]. Within the assessment, the presence of restricted and repetitive behaviour in children with ASD is also evidenced by the stereotyped use of words or phrases, as well as by the intonations of vocalisations and verbalisations. Coding for this includes the use of deferred echolalia or highly repetitive expressions, such as words or phrases that are understandable and may be appropriate to the conversation, focusing on the stereotypical quality of the sentence or the unusual use of words. This makes it clear that the assessment of language use is possible when the child begins to express themselves verbally. Another possible consideration concerns the coding and scoring of this characteristic. In the instrument, there is a coding of 8 (i.e. not applicable), which is converted to 0 when the examiner has to count the final score. This coding, in reality, represents a lack of information and influences the total RRB score; thus, for children with very low language skills for whom the items regarding repetitive language are not applicable, their RRB score is likely to be reduced by the inclusion of a score of 0. There are also studies in the literature showing that the expressive language skills of children with ASD increase significantly from infancy to primary school; however, difficulties remain in pragmatic and semantic features [57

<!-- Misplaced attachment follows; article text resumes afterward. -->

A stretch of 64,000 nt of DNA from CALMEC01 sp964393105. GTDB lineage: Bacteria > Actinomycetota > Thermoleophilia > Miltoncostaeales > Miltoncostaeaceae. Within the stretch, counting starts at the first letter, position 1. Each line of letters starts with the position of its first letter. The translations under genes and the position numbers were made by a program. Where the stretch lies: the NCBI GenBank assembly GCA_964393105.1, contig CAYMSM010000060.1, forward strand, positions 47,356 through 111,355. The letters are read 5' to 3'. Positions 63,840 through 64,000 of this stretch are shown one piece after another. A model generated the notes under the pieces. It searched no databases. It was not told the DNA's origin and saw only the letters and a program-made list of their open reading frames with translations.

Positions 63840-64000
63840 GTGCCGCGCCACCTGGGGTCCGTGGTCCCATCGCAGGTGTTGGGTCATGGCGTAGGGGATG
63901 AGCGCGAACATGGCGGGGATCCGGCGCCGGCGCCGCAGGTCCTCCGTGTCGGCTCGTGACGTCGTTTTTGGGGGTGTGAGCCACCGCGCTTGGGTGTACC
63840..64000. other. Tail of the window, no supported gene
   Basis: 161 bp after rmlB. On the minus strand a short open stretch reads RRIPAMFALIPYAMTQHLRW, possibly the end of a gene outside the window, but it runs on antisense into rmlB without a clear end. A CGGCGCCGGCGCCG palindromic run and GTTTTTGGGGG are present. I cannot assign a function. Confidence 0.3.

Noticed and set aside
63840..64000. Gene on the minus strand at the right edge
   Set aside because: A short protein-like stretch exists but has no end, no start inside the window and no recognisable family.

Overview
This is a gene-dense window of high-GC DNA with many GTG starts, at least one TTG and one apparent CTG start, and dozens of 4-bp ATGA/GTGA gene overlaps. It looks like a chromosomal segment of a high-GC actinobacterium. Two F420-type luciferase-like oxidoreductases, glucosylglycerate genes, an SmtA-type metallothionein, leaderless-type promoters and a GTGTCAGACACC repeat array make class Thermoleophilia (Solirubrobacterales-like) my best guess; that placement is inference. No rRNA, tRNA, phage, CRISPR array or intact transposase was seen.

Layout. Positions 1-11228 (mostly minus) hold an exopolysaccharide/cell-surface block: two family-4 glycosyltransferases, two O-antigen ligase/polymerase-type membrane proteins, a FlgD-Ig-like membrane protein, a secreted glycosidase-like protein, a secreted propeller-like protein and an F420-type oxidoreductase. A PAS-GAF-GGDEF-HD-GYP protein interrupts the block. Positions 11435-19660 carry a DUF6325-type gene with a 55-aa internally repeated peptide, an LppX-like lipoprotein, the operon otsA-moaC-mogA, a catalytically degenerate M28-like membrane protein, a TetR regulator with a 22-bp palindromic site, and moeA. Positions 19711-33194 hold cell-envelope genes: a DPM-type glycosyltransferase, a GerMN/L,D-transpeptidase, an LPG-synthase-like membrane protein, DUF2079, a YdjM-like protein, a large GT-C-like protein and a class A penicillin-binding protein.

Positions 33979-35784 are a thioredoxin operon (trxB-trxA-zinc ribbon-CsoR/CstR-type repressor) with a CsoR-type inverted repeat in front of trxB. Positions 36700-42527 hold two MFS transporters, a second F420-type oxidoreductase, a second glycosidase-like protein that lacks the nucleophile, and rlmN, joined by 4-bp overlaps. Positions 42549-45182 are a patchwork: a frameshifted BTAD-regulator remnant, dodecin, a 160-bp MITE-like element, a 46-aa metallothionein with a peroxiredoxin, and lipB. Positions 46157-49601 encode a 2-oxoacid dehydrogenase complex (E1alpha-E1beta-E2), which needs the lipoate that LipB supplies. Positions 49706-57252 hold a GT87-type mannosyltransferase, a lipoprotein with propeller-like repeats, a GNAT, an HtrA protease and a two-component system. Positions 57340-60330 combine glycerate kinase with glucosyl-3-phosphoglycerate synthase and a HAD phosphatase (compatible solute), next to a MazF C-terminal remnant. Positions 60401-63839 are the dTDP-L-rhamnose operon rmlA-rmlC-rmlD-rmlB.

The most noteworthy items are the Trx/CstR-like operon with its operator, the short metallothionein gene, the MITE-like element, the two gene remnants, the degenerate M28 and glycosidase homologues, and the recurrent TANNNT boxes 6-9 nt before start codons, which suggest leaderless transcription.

]. These difficulties are reflected in children’s attempts to initiate social interactions; to tell stories, events or experiences; and by the occurrence of certain unusual features (e.g. immediate echolalia, stereotyped language). The non-spontaneous and functional use of language adds important information for the development of specific intervention programs for children with ASD.
The Practical Reasoning scale is administered from 24 months onwards. It investigates the child’s ability to solve practical problems and incorporates mathematical concepts as well as ethical and moral issues that require greater linguistic comprehensibility. Our results show a relationship between the acquisition of these skills and a lower score for communication and social interaction difficulties investigated by the calibrated SA score of the ADOS-2. This scale requires the acquisition of those skills and general cognitive functioning, such as reasoning, attention, learning and memory. These skills represent a set of higher-order processes that influence social competence [59
] and can be encapsulated under the umbrella term of executive functions. Executive functions can have an impact on social competence by negatively affecting processes that involve theory of mind skills and social recognition [58
]. Thus, as our results show, working on the acquisition of those cognitive skills that allow the child to solve practical problems consequently influences the skills needed for social engagement. Interventions on social skills in children with ASD should be aimed at identifying and enhancing key components of executive functioning that influence social competence in children with ASD.
Previous studies [6